Mesodermal Progenitor Cells Enable the Generation of Vascularized Organoids

Researchers have made considerable progress in the construction of small, functional tissue sections called organoids over the past decade, enabled by a combination of better understanding the mechanisms involved in regeneration and embryonic development of tissues, advances in 3-D bioprinting, guidance of cell behavior via appropriate provision of signal molecules, and the generation of environments that mimic an existing tissue environment. Every tissue requires its own specific recipe of signals and environment in order to form a functional organoid, but researchers have demonstrated the manufacture of organoids for liver, kidney, lung, and thymus, among others. Organoids are tiny, usually a millimeter or two in size. They are a stepping stone to the generation of patient matched replacement organs on demand, given a cell sample as a starting point. Ever since the first organoids were generated, however, the blocking challenge to scaling up engineered tissue in size has been the inability to generate organoids that incorporate functional blood vessel networks. In cross-sections of natural tissues, several hundred capillaries pass through every square millimeter. Absent this microvasculature, blood (and thus the necessary oxygen and nutrients for cell survival) cannot perfuse through more than a few millimeters into tissues. Producing vasculature in engineered tissues has proven to be challenging. That it is so challenging is why considerable effort has gone t...
Source: Fight Aging! - Category: Research Authors: Tags: Medicine, Biotech, Research Source Type: blogs

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Fight Aging! publishes news and commentary relevant to the goal of ending all age-related disease, to be achieved by bringing the mechanisms of aging under the control of modern medicine. This weekly newsletter is sent to thousands of interested subscribers. To subscribe or unsubscribe from the newsletter, please visit: https://www.fightaging.org/newsletter/ Longevity Industry Consulting Services Reason, the founder of Fight Aging! and Repair Biotechnologies, offers strategic consulting services to investors, entrepreneurs, and others interested in the longevity industry and its complexities. To find out m...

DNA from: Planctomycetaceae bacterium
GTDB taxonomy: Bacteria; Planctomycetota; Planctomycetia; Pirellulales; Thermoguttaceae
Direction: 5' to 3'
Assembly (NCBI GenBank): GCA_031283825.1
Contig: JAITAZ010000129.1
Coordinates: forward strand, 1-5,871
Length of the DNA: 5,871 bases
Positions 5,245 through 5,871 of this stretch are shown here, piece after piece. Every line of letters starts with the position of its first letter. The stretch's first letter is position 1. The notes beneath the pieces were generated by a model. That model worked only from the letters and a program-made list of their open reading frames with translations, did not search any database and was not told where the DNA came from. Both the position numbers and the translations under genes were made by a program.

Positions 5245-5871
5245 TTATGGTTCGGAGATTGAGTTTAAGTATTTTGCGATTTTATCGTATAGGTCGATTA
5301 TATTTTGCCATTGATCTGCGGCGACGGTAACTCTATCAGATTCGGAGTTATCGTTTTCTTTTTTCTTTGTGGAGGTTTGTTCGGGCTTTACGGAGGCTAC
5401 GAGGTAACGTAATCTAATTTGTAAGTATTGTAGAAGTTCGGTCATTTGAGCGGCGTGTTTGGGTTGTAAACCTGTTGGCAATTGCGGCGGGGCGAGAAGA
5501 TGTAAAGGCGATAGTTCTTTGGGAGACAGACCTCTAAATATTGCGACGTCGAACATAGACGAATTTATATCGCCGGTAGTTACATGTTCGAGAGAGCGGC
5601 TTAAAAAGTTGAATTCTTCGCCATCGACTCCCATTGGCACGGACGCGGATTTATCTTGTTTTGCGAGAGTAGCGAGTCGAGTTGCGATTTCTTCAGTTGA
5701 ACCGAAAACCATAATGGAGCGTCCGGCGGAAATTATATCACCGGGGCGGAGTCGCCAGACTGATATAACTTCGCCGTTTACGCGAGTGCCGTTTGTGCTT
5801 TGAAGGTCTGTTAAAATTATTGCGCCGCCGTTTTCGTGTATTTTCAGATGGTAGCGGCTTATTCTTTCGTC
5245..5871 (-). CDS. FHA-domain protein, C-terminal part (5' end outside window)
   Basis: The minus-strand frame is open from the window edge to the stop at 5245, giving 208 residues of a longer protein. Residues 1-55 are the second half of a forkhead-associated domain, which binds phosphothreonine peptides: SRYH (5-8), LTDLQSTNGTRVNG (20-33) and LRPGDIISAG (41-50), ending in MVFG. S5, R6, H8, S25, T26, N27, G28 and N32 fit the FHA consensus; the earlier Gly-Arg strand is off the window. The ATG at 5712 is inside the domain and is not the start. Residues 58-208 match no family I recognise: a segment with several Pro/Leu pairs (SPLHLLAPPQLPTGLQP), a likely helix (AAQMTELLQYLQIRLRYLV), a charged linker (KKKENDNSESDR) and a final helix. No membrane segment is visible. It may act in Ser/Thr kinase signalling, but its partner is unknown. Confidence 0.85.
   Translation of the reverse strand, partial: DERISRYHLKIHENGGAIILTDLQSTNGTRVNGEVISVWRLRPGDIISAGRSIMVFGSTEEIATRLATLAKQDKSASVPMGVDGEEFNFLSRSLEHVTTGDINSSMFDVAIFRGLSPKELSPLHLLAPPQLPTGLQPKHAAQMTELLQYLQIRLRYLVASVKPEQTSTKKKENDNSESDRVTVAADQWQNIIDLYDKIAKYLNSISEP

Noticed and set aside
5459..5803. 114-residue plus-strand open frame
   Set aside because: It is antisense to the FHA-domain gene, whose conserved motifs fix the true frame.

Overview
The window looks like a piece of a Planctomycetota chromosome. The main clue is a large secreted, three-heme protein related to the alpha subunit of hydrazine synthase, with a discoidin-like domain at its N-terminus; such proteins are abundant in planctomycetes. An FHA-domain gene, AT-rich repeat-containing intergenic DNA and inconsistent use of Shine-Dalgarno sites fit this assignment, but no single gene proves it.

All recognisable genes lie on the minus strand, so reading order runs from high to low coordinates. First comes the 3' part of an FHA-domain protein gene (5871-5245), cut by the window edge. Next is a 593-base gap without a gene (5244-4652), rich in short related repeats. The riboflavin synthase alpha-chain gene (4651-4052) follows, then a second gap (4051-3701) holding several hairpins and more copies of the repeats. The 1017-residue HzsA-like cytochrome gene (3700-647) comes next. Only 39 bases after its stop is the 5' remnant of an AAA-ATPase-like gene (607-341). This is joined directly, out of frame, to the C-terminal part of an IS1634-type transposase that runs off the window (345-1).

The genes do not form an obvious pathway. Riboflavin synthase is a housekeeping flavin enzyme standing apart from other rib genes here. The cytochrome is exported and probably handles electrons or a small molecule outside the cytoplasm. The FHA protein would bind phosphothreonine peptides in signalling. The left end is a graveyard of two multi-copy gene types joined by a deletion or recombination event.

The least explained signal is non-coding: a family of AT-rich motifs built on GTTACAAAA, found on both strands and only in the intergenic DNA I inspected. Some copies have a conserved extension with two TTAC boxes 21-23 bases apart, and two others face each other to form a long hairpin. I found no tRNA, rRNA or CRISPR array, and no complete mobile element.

Source: Fight Aging! - Category: Research Authors: Tags: Newsletters Source Type: blogs
Recipients of solid organ transplant (SOT) are at risk of viral infection and development of viral-driven malignancy (EBV-PTLD) due to immunosuppressive medications to prevent organ rejection. Treatments are limited by poor efficacy and organ toxicity, and reduction in immunosuppression to enable the patient's immune system fight the infection risks organ rejection. Allogeneic viral specific T-cells (VST) have been used to treat viral infections after stem cell transplant, and here we evaluated VST for the treatment of CMV, ADV, EBV-PTLD and BK in six SOT (heart, liver, kidney, lung) recipients.
Source: Biology of Blood and Marrow Transplantation - Category: Hematology Authors: Tags: 528 Source Type: research
In this study, we investigated the link between AF and senescence markers through the assessment of protein expression in the tissue lysates of human appendages from patients in AF, including paroxysmal (PAF) or permanent AF (PmAF), and in sinus rhythm (SR). The major findings of the study indicated that the progression of AF is strongly related to the human atrial senescence burden as determined by p53 and p16 expression. The stepwise increase of senescence (p53, p16), prothrombotic (TF), and proremodeling (MMP-9) markers observed in the right atrial appendages of patients in SR, PAF, and PmAF points toward multiple inter...
Source: Fight Aging! - Category: Research Authors: Tags: Newsletters Source Type: blogs
Abstract Stem cells are the foundation of all mammalian life. Stem cells build and maintain our bodies throughout life. Two types of stem cells are discerned.1) Embryonic stem cells (ES cells) are briefly present in the early human or mouse embryo, a few days after fertilization. These ES cells can be grown indefinitely in the lab and have the potential to build each and every tissue in our body. Because of this 'pluripotency', ES cells hold great promise for therapeutic application in the field of regenerative medicine. It is also possible to take skin cells (or other cells) from adults and convert these in the l...